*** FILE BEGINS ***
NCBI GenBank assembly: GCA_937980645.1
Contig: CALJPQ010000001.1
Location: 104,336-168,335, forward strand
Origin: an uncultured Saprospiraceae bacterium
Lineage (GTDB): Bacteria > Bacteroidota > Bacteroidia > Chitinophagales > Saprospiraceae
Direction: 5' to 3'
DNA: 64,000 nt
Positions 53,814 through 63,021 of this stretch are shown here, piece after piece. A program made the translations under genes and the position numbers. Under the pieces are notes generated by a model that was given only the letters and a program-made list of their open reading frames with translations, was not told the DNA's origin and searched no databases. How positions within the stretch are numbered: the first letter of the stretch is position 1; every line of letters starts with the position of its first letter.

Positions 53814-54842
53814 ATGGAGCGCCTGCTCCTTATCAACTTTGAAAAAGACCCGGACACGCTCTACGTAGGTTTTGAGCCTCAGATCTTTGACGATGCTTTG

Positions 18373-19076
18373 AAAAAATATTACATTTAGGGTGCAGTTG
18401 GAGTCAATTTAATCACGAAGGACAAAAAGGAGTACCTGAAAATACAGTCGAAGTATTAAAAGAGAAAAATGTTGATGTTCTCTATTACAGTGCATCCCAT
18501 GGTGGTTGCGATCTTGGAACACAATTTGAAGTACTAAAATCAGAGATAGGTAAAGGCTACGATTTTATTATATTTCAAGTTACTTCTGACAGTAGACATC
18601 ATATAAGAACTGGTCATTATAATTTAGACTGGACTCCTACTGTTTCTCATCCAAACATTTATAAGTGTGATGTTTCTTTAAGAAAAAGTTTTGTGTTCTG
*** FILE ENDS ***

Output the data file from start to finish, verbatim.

NCBI GenBank assembly: GCA_937980645.1
Contig: CALJPQ010000001.1
Location: 104,336-168,335, forward strand
Origin: an uncultured Saprospiraceae bacterium
Lineage (GTDB): Bacteria > Bacteroidota > Bacteroidia > Chitinophagales > Saprospiraceae
Direction: 5' to 3'
DNA: 64,000 nt
Positions 53,814 through 63,021 of this stretch are shown here, piece after piece. A program made the translations under genes and the position numbers. Under the pieces are notes generated by a model that was given only the letters and a program-made list of their open reading frames with translations, was not told the DNA's origin and searched no databases. How positions within the stretch are numbered: the first letter of the stretch is position 1; every line of letters starts with the position of its first letter.

Positions 53814-54842
53814 ATGGAGCGCCTGCTCCTTATCAACTTTGAAAAAGACCCGGACACGCTCTACGTAGGTTTTGAGCCTCAGATCTTTGACGATGCTTTG

Positions 18373-19076
18373 AAAAAATATTACATTTAGGGTGCAGTTG
18401 GAGTCAATTTAATCACGAAGGACAAAAAGGAGTACCTGAAAATACAGTCGAAGTATTAAAAGAGAAAAATGTTGATGTTCTCTATTACAGTGCATCCCAT
18501 GGTGGTTGCGATCTTGGAACACAATTTGAAGTACTAAAATCAGAGATAGGTAAAGGCTACGATTTTATTATATTTCAAGTTACTTCTGACAGTAGACATC
18601 ATATAAGAACTGGTCATTATAATTTAGACTGGACTCCTACTGTTTCTCATCCAAACATTTATAAGTGTGATGTTTCTTTAAGAAAAAGTTTTGTGTTCTG